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Wednesday, October 14, 2009


Today was day three at Gettysburg. The first day we got set up, drove around the area and waited for Cindy to show up. She arrived early and we had a pleasant evening. Yesterday we did the visitor center, museum and Cyclorama...all of which were newly reopened last year. The museum is very well done, but the restored diorama is spectacular. Painted in the 1880's on a canvas that is 347 by 48 feet, it is a 360 degree view of the battlefield. It was restored over the past few years at a cost of several million dollars and installed in the new visitor center. It has been augmented with light, sound, and narrative. The realism is eerie. Then we took the self-guided auto tour of 23 miles around the park. Today we reinforced our impressions by taking a professionally guided bus tour of almost three hours. We stood on the top of Little Round Top (where Joshua Chamberlain and the 20th Maine and others reshaped American history), and we stood at the point where Pickett's charge stalled out...the so-called high water mark of the Confederacy. We could look out over the mile plus of open fields that Longstreet/Pickett faced. Even the terrain has been preserved, so one can feel the terror they faced as they marched toward 150 field pieces with barrels depressed so as to be used as anti-personnel weapons. Over ten thousand died at Gettysburg and there were over 50,000 casualties (killed, wounded or missing). Lee's ambulance wagon train of retreating wounded was 17 miles long. Lincoln berated Meade for not pressing his advantage by allowing Lee to escape. After the tour, Cindy and I took a side trip to the cemetary at the top of Cemetary Hill where the 272 words of the Gettysburg Address were delivered. The last picture is of the Lincoln address memorial.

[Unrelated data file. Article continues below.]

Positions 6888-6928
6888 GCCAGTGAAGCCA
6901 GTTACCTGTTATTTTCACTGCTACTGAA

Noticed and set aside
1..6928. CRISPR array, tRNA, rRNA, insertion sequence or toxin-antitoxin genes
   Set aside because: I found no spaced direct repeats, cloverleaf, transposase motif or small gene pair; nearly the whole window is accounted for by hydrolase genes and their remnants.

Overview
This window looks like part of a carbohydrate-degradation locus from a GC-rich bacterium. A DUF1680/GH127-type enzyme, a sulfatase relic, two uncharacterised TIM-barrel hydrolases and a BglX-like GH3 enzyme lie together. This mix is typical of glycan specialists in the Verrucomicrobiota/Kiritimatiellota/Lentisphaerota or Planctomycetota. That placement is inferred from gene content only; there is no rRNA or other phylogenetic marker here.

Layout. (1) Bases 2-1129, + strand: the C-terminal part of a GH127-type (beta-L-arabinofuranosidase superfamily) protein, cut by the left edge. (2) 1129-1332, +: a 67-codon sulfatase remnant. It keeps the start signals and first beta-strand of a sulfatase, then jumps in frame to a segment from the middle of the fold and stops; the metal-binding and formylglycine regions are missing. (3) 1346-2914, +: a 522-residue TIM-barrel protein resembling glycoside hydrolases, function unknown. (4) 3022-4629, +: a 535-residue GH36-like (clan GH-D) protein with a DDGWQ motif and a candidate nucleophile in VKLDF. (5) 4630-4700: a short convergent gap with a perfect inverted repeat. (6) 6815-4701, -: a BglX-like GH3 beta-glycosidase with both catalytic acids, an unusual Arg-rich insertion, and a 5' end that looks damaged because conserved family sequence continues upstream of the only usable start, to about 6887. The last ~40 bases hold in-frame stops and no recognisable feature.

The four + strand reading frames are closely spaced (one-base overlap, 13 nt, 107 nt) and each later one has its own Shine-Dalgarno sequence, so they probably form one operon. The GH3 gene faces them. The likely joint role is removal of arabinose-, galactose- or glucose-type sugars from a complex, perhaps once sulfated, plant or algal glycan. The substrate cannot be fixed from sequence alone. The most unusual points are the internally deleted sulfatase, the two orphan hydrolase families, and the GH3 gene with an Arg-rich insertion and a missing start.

The pictures show the copse of woods that demarks the high-water mark. The battlefield shot was taken without flash during the diorama show. The railroad station is now known as the Lincoln Station because that is where he arrived to give perhaps the most momentous speech in American history. On a pound for pound basis it has no equals.
We'll be "home" Friday. It may be a while before I do a wrapup posting because of unpacking chores after five months.

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